15 Jan Top 5 Risks in Education
Risks in Education
Whether students are 6-years-old or 40, educational institutions are responsible for providing them with a safe, productive learning environment free of risks. Education risk management is becoming increasingly important as institutions move away from simply checking boxes for compliance; they are learning how risks are connected and creating action plans and policies from those findings. Schools and universities can take action to mitigate risks and lessen the severity of incidents by taking an enterprise approach to their risk management strategy. Below are 5 risks that need to be accounted for and reviewed by the educational organizations.
Cyber & Privacy Liability
The education industry remains an easy target for cybercrimes such as phishing attacks or cyber extortion. With such a large number of both staff and students, students are less likely to recognize if an email is from a fake authority figure or classmate. Although students get their own login with limited access rights, accounts can be hacked and data stolen from both users and faculty that has access to more sensitive data and PII such as social security numbers, grades, or addresses.
According to GovTech, 6,515 breaches were reported in 2018 and the Education sector accounted for 6.5% of these, roughly 423 incidents. That’s such a large number and data breaches are often so focused on in the news, that it seems as though this has lost impact on readers as it becomes more common. Nevertheless, data breaches remain a serious issue that cause lasting negative impact.
Education management and governance groups are required to remain compliant with an assortment of local, state, federal, and private regulations. Consequences of noncompliance can range from loss of funding, loss of accreditation, or even lawsuits. Title IX and the Clery Act are surely familiar topics for anyone keeping up with higher education in the US. Michigan State, for example, was hit with a $4.5 million fine for institutional neglect/disregard for federal rules on campus safety.
The Drug-Free Schools and Communities Act Amendments of 1989 (DFSCA) for example, requires institutions to combat illegal substances by distributing comprehensive policies, standards of conduct, and implementing prevention programs. These must be reviewed every other year.
ADA website accessibility is another focus for educational institutions, as recently many have been served with lawsuits alleging school websites are not coded in such a way that they are accessible to the visually impaired through screen readers, subtitles, or other means.
Active Shooter/Physical Security
In 2019 alone, Education Week reports 25 different shootings that took place on school grounds or at school-sponsored events, a number that continues to climb in recent years. The number of injuries/fatalities in school shootings K-12 can be seen here. As different discussions take place on the best course of action, new risks become possible. For example, arming teachers could increase student safety from an active shooter, but could also increase the likelihood of a gun being stolen from staff, armed staff being seen as a threat by law enforcement when they arrive, an improperly trained staff member misfiring a weapon, etc.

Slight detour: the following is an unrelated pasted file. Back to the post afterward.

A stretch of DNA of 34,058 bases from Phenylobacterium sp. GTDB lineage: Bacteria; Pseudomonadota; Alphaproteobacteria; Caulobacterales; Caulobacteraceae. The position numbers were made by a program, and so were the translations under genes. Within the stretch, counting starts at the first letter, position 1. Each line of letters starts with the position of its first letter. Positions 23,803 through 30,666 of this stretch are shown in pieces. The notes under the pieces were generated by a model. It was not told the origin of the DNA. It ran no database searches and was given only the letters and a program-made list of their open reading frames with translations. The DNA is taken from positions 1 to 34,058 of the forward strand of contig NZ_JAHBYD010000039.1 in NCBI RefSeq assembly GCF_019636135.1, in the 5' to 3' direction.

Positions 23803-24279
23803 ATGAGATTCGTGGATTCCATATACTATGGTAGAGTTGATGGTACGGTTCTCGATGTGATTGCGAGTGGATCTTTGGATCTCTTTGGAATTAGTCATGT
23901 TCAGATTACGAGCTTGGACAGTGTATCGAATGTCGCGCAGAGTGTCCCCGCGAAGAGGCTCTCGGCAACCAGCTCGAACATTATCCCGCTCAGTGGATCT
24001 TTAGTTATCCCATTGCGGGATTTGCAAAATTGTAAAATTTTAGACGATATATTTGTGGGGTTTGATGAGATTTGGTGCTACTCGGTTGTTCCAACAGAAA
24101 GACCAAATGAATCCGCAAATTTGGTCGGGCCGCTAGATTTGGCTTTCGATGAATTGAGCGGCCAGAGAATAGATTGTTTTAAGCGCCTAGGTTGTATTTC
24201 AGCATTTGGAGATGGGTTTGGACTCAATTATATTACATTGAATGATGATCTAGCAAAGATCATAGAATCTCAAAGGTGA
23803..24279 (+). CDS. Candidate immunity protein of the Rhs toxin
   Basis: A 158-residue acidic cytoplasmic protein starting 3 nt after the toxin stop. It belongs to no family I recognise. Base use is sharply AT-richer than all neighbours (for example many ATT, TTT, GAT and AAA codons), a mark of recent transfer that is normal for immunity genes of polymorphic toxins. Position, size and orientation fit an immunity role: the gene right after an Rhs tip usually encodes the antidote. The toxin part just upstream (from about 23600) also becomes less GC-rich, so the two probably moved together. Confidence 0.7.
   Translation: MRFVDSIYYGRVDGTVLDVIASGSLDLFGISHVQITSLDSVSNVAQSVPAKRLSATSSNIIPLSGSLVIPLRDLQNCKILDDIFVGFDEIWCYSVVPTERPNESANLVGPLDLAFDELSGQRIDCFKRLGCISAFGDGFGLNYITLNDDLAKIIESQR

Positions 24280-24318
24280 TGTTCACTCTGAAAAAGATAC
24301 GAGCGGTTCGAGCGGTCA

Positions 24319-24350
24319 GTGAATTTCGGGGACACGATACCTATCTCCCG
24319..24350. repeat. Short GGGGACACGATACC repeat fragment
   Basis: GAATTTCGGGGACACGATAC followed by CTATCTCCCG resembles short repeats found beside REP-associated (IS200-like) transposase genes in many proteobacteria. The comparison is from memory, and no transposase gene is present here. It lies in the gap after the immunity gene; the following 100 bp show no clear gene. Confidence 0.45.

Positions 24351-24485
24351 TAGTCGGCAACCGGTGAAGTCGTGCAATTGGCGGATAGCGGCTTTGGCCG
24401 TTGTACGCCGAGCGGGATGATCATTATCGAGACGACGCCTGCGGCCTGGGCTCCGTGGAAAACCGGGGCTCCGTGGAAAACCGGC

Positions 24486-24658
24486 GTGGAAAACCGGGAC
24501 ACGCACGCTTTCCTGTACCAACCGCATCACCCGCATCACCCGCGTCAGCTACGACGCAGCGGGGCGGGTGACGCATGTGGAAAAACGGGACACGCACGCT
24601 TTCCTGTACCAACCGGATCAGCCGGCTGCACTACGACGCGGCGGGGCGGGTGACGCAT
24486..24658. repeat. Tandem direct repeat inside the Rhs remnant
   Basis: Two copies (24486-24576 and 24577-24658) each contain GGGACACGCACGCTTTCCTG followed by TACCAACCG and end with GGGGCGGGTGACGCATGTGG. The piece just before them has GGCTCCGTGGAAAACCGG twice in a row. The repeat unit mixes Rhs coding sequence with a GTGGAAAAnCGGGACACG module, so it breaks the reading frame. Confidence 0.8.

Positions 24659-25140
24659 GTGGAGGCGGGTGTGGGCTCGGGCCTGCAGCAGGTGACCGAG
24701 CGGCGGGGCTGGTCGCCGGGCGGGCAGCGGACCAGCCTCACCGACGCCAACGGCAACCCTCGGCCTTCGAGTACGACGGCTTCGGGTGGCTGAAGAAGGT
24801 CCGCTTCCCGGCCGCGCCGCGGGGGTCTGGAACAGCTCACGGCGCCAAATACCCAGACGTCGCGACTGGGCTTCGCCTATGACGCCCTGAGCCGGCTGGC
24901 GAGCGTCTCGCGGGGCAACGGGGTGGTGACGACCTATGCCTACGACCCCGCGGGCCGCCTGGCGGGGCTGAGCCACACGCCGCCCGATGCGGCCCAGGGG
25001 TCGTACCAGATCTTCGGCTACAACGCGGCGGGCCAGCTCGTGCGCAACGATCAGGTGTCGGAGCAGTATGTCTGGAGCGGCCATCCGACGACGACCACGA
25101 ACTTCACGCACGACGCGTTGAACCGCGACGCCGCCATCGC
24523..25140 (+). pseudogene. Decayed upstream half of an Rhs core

As discussions continue, we know focus on physical security remains important and having policies in place that are circulated and practiced become key. Many K-12 schools now have metal detectors at staffed entrances that require sign-ins from non-students. Campuses have locks that require an active student id to gain entry. Constant video surveillance in marked areas is a deterrent as well. All of these factors contribute positively, but an Emergency Action Plan (EAP) is crucial. This plan covers lockdown procedure, evacuation, how the presence of an active shooter is communicated, etc.
Reputation is always a concern in a time where news is available on numerous devices at all hours of the day and negative headlines score the highlights. In education, reputational risk is emerging as a top risk due to how quickly it can spread and the impact it can cause to institutions.
Some of the top reputational risks seen today are related to campus climate, which includes the diversity of the student body and faculty, campus safety, speakers, and student organizations. Academic programs are also a scrutinized field, looking at program integrity, faculty conduct, grant distribution, job placements, etc.
Data loss typically occurs due to errors or mishandling in storage, transmission, or processing. However, this risk is ranked highly for intentional damage to data. Data loss, depending on the data, can result in sizeable costs to restore the information. In some cases, the data can be invaluable if it was not correctly backed up or stored elsewhere.
In an incident that took place at Washington County Public Schools, 22,000 students lost access to their grades and future class schedules after a small fire damaged servers. The data could not be recovered. An incident like this on a larger scale or at a college would cause much more costly and likely irreparable damage.
RiskWatch for Education
Education risk management can be a complicated process, but RiskWatch software simplifies it for you with automation and workflows. We have ready-to-use content libraries, or you can upload your own custom content. These content libraries address different areas of concern, such as our active shooter library or industrial physical security. Monitor data in real-time on the dashboard to visualize risk and compliance or identify problem areas. Automatic reports include assessment criteria, security gaps, recommendations, and task status.
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